Tuesday, March 21, 2017

Chronicles of a Rookie Mom: Work-Life Balance

The parlance of a working parent took center-stage last week thanks to a live BBC newscast blooper of a scholar who was video-bombed by his children, one-at-a-time, seconds within the interview. As the professor struggled to maintain his focus by holding back the toddler, her younger sibling bulldozed into the shot on his walker, followed by the mom who, head-down, dragged them both off-camera.

Mother and Son, my 7-month old flashing his new set
It literally caused a tectonic shift in social media, going viral and sparking laughter, sympathy and even controversy. Some didn't like the muddled facial expression from the father (why didn't he smile more?) and others judged the body language expressed by the mother as too docile. But putting aside prudes, the highlight was the rapport of the 8-month old who swiftly skid into the room like he deserves the spotlight.

Hey, that's my son's age! And working-at-home parent? Hey! That's me. So while I have yet to be noticed by the folks at BBC, I surely felt a striking empathetic bond with this dad.

My favorite take-away was a hypothetical scenario of how a mother would have handled the situation. Aside from the smoking gun accuracy, it so happens that I am currently knee-deep in trying to balance my full-time professional job with my role as a full-time mother. Notice I do not refer to motherhood as a job. It is silly, in my opinion, to equalize the two, because they are in fact very different. The adage "'Motherhood is the most important job for women" is problematic on many fronts, but for me it is the definition of 'job' here.

Being a mom, and a parent, is a role. And like any role, it has responsibilities. Anyone who has written a resume knows that every job has several defined functions. For example, journalists (job title) have more or less the same duties of reporting, interviewing, writing, editing and meeting deadlines. If you can't write or meet deadlines, you will be fired. On the other hand, if a journalist exceeds his employer's expectations, he or she may be compensated with a promotion, a raise or perhaps (considering the industry's condition) an assurance of job security.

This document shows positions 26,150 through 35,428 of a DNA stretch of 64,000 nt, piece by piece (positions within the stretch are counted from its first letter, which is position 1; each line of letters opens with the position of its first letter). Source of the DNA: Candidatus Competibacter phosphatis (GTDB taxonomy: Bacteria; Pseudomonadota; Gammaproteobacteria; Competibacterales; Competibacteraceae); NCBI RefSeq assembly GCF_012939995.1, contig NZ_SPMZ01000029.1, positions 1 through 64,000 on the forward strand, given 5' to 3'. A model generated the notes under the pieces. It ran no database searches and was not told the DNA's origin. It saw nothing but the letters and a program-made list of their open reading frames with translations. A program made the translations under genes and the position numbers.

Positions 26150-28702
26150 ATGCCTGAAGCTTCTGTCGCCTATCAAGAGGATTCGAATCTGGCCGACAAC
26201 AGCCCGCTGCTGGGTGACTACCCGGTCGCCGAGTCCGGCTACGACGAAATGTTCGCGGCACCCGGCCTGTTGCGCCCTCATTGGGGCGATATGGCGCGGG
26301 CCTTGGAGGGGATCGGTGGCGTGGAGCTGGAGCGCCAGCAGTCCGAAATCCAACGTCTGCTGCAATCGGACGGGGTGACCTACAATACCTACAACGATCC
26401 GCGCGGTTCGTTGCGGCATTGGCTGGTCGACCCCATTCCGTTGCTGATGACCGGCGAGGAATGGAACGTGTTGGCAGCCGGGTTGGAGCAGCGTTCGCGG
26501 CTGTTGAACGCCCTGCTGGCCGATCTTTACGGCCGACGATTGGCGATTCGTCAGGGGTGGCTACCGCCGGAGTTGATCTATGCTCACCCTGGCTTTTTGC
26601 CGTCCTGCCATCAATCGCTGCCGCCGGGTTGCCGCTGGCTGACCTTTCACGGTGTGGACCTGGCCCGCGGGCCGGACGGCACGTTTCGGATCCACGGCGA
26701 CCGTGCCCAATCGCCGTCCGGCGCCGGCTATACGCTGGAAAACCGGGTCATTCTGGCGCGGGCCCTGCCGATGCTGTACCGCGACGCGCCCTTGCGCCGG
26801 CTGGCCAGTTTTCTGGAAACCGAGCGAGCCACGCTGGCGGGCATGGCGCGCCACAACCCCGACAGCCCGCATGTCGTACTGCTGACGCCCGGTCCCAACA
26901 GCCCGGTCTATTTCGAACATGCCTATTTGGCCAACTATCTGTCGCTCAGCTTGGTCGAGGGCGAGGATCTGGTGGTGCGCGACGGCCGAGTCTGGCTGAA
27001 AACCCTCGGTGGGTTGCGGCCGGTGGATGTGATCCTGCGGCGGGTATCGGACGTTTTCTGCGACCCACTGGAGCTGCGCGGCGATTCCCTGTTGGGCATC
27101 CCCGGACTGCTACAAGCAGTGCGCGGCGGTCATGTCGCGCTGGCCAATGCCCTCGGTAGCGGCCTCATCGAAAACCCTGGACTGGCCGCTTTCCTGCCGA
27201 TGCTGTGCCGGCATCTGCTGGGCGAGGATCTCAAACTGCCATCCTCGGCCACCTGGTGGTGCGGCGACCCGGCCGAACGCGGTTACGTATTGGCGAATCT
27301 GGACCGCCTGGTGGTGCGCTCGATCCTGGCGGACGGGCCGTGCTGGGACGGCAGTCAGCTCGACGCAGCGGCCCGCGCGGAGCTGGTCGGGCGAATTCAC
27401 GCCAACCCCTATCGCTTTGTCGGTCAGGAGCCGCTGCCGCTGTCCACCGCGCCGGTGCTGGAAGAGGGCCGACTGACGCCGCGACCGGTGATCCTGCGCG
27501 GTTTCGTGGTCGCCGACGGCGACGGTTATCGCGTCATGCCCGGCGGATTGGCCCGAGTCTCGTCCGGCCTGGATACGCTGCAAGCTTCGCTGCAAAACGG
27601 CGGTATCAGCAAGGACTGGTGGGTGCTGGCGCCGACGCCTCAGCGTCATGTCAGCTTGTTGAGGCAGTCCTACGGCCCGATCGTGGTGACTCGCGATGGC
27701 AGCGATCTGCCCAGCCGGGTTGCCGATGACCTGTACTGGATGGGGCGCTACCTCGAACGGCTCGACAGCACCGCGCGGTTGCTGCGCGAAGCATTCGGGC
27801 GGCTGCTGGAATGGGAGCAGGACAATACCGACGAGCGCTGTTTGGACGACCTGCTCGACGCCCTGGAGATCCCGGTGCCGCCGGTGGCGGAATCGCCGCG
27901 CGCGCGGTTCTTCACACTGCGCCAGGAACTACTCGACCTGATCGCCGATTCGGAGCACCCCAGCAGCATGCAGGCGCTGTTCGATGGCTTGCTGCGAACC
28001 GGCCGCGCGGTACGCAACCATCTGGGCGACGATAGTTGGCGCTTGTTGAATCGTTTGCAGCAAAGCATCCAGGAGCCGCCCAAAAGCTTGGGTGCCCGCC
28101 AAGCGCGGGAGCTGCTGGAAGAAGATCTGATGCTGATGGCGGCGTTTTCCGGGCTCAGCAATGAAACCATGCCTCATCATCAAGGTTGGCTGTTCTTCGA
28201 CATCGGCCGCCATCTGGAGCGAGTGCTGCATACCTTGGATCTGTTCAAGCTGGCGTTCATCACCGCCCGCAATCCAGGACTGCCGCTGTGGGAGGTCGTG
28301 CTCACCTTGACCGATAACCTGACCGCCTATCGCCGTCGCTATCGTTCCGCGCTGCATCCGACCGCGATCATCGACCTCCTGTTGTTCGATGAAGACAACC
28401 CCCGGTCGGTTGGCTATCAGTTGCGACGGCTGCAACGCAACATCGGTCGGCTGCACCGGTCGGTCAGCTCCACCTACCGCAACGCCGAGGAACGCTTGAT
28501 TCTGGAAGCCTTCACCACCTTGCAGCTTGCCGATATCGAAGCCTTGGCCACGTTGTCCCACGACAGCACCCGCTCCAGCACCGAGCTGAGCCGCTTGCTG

It is obviously very different for parenting. It's impossible to generalize what all parents, especially moms, do - considering the vast-possibility of circumstances that can alter the composition of parenting.

Some moms have one child, others have three or four, some have children with developmental challenges while others have 'gifted' kids. Some moms are blessed with angelic children and others are tested with babies who cry bloody murder five hours a day. Many moms dip in and out of the workforce while other moms worked full-time two weeks after giving birth. The list goes on.

The point is, because every mom's circumstance and preference is unique to her, it makes any attempt to reduce it to a 'job' pointedly flawed.

This brings me to my individual lexicon of work-life balance. What's it like to be a full-time mom of a separation-anxiety stricken 8-month old with a full-time work-from-home job? Well, it looks a lot like this parody. Except the SWAT team reference, of course! And the absence of deafening cries. Which reminds me, if anyone wants to come up with a new torture method, please borrow my son.  I don't know what happened to my easy-going happy go lucky baby. The difference between 7-months and 8-months is maddening.

I realize the last time I really got into the mommy life on this blog was when I was going back to work. That was like, jeez, six months ago. A lot has happened since then. At three months, he was really developing with his facial expressions, always smiling and laughing. At five months, he conquered traveling by plane and joined our trip to the snow-capped mountains in Colorado. At six months, he was sitting and eating real food. By seven months, he got his first set of teeth and slept all night. Progress after progress. It was a bright future for mom. I even considered taking a more demanding job.

Then came the corridors of eight months. The arc. The smiles and giggles became dormant and out came marathonic aggressive cries. The sleep-trained baby who slept all night suddenly hates sleep (he sleeps only 9 hours when it should be 11) and wakes up twice every night. And here's the sweet/taxing part: He is obsessed with me. I mean, I am flattered really. But I was just as happy when you stared at me all the time without you needing me to hold you and carry you. I had read that at this age, babies often go through a separation-anxiety and they fully realize who their parents are. Especially mom. And they think - this is cute - they think mom and baby are one. We are the same person. So if I'm not there, baby will panic. Baby will cry. A lot. Intensely. A frisson of Anger and tormenting of mom. And dad. Yes, even dad is like a stranger now. It is really draining.

Consider this 'phase', which I hope to God it is, with the fact that I am working my desk job full-time at home.

People ask me all the time, "How do you do it?" and you know, by 7-months I was modestly saying, "Oh, it's not too bad. I make it work. Dad helps out. Malik is a pretty good baby."

Well. Not. Any. More.

Now, I seriously go to bed thinking, "How the F did I do it today?" and then "How the F will I do it again tomorrow?"

Look, I'm the last person to be ungrateful.